“Every child is entitled to a public education, but the public schools are not entitled to every child.” Texas Governor Rick Perry, April 2009, on homeschooling in Texas.
If there’s one thing we can say about Texas, it’s that Texans love their freedom and are passionate about their families! As a current or potential homeschooler, that is true about you as well. What greater way to combine those loves can there be than to homeschool your children? But are you aware of Texas homeschool requirements and how they can help — and potentially hurt — your family? Homeschooling is perfectly legal in the United States, but each state sets the rules and standards that must be followed by homeschoolers. Read on to learn all you need to know about Texas homeschooling and our suggestions for success.
“Freedom” is the word when it comes to Texas homeschooling, beginning with the fact that Texas does not require notification of intent to homeschool, or any registration process. This makes it difficult to count the number of homeschoolers, but estimates indicate roughly 350,000 students from 150,000 families are homeschooled across Texas, the leader among all of the states. And this number is growing. Why? Because Texas homeschooling has few barriers, and the community in the Lonestar State is one of the largest and most supportive.
With freedom comes diversity. There are many different flavors of Texas homeschooling, and it’s completely up to the parents as to how they choose to homeschool. However, there are a few requirements set down by the state of Texas that every homeschooling parent will want to be aware of to ensure you are complying with them and setting your child up for success. Here’s what you need to be aware of if you’re homeschooling in Texas.
Texas Homeschool Requirements
- Compulsory school attendance is required. Children must attend public or private school (homeschool is considered private school) from Age 6 – 19, until they graduate or earn a GED.
- Parents are considered teachers! “A parent or one standing in parental authority” may educate a child. There are no requirements, such as certification or curriculum approval. And rightly so! Because let’s face it, you know your child best and are the most committed to their success.
- You must teach 5 core subjects. These subjects are math, reading, spelling, grammar, and a course in good citizenship. However, common sense would dictate teaching science and history to meet college entry requirements.
- It’s important to use a “written curriculum.” Some form of written curriculum must be used. Good news: Online courses meet this requirement! Better news: Bridgeway Academy offers a full range of textbook, online, and Blended Learning courses!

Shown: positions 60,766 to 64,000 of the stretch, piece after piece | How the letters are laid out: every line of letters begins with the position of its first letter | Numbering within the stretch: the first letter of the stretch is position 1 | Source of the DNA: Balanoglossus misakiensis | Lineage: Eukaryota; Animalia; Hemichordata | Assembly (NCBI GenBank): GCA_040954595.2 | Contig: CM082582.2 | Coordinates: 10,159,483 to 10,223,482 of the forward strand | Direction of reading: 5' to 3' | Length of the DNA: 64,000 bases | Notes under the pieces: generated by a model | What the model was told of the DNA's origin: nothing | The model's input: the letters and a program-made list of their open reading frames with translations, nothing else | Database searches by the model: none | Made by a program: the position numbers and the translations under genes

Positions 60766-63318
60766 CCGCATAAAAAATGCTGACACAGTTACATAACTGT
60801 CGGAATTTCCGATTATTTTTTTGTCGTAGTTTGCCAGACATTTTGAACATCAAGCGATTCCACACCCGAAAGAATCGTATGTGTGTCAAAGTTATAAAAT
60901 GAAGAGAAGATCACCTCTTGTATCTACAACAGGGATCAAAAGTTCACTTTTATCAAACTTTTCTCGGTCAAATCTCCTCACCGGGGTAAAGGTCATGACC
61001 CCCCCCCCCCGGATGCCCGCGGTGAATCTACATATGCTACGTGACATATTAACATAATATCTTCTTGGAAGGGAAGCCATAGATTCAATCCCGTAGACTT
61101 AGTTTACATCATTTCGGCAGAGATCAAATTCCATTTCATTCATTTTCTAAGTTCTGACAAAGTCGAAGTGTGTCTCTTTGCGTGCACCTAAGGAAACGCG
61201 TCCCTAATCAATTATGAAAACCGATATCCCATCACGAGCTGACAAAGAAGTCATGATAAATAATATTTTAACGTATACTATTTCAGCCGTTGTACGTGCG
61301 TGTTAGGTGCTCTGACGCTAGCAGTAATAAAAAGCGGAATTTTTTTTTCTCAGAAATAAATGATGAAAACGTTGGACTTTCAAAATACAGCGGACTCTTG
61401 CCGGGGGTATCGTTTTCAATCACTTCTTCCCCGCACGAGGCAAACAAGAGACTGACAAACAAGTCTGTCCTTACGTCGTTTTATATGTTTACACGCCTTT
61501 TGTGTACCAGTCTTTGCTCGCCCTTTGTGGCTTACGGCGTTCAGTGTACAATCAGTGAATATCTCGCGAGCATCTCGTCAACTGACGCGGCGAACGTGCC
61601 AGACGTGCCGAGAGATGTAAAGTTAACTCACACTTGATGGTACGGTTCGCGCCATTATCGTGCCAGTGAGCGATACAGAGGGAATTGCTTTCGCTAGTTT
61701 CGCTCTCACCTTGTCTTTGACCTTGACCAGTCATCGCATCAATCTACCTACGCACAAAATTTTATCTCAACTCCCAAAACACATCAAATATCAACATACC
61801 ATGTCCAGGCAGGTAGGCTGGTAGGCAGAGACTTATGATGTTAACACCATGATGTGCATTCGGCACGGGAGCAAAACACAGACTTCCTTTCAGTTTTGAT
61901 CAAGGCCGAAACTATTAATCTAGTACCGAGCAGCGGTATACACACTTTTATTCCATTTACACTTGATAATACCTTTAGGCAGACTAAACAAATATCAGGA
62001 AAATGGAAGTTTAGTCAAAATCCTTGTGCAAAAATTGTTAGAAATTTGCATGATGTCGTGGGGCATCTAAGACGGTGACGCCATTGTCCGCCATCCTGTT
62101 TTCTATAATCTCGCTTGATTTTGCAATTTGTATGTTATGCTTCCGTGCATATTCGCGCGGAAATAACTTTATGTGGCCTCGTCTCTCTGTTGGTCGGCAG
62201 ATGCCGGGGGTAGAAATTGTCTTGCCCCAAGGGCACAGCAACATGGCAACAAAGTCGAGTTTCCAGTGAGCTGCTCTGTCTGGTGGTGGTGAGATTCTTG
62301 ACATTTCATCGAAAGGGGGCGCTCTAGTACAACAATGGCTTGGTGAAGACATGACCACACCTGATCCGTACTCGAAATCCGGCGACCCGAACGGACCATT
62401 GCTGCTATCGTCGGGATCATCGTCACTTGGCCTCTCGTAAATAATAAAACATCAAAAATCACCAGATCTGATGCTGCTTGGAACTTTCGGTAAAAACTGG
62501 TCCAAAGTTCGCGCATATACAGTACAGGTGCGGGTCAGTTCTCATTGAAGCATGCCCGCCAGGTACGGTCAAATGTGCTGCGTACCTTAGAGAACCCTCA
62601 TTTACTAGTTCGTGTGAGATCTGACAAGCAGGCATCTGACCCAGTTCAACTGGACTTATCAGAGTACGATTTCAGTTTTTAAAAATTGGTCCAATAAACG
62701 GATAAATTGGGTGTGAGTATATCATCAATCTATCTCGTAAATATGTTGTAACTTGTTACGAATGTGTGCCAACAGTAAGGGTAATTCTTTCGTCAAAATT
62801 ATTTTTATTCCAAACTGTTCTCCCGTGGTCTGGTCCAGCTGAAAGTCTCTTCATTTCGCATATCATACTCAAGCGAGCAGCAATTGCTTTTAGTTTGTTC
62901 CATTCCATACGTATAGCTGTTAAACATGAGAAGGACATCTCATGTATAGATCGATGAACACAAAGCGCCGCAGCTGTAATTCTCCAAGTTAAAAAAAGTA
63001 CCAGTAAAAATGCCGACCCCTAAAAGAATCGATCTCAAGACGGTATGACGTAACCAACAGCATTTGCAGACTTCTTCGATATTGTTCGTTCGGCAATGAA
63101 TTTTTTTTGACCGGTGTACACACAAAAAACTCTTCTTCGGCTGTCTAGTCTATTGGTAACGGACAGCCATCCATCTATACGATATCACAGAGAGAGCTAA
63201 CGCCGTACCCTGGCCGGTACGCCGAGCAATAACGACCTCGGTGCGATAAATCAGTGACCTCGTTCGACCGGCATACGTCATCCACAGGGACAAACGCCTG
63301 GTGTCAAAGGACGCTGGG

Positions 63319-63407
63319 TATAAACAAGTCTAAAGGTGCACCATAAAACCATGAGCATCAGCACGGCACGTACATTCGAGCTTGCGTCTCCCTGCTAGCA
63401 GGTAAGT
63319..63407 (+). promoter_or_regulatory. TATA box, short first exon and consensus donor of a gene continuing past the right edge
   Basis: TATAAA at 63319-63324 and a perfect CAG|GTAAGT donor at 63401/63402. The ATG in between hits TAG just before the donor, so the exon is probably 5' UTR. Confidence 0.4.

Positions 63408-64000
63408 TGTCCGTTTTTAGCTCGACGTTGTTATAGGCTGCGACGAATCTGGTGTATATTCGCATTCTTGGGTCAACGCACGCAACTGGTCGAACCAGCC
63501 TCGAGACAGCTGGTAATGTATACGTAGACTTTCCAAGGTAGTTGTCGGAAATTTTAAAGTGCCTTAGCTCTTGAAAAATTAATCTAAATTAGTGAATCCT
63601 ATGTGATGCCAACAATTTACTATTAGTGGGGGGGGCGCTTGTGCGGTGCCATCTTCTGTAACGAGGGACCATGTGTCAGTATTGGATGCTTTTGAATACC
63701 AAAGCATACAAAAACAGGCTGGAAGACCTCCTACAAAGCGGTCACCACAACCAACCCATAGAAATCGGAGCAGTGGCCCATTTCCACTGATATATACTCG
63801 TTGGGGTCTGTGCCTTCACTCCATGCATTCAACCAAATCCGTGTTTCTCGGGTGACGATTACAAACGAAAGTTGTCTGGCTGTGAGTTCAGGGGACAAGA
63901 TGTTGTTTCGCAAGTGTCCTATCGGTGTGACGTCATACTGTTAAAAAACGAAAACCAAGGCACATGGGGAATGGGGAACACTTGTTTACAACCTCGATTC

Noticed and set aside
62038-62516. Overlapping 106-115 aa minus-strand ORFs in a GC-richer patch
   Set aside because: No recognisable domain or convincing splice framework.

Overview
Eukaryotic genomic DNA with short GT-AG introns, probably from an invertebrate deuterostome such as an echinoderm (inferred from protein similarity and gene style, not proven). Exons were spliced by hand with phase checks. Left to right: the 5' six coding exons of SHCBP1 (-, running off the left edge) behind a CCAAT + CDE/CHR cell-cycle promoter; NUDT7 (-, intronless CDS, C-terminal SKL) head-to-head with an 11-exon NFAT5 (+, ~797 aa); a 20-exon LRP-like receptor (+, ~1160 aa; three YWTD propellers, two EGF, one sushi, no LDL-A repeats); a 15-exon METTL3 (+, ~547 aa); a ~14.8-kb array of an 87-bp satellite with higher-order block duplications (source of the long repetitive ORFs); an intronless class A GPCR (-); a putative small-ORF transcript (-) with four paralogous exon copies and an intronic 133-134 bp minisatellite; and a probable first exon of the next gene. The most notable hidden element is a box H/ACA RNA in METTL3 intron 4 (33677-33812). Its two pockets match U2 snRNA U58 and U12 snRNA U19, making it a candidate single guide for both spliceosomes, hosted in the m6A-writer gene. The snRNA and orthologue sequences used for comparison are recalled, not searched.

Read more about the specific laws, and find links to important websites like the Texas Department of Education, on our Texas homeschooling state laws page.
How to Homeschool in Texas
- Get out there! Staying connected while homeschooling, whether you’re homeschooling in Texas or not, is critical. There is a ton of co-ops and local homeschooling organizations that can be your source for socialization, support, and community. Make use of them, along with your local YMCA, library, and civic organizations. If you have an athlete, you may be in luck! While currently there is no Texas law requiring schools to allow homeschoolers to participate in athletics, this may soon change. The Tim Tebow bill may add to the freedom of homeschooling in Texas. This bill would allow homeschoolers to participate in various extracurricular activities at their local public schools.
- Keep solid records. Although Texas homeschooling laws do not require it, we suggest you keep detailed records of your homeschool program. Laws can change at any time, and you’ll also want to have records indicating what your child has accomplished for college entrance. For guidance on how and what to record, or if you want the support of an expert, plus homeschool accreditation, read this.
- Attend a convention. Spring is the time when flowers and conventions pop up all over the country, Texas included. It’s a big state with big conventions that can include exhibits, speakers, workshops, curriculum, encouragement, fun, fellowship, parenting, special needs, etc. Here are a few to look forward to:
Homeschoolers in the Lone Star State needn’t feel alone! There are few regulations but plenty of resources to make homeschooling in Texas an experience of true “friendship.” (That’s the state motto, but who knows who knows it?)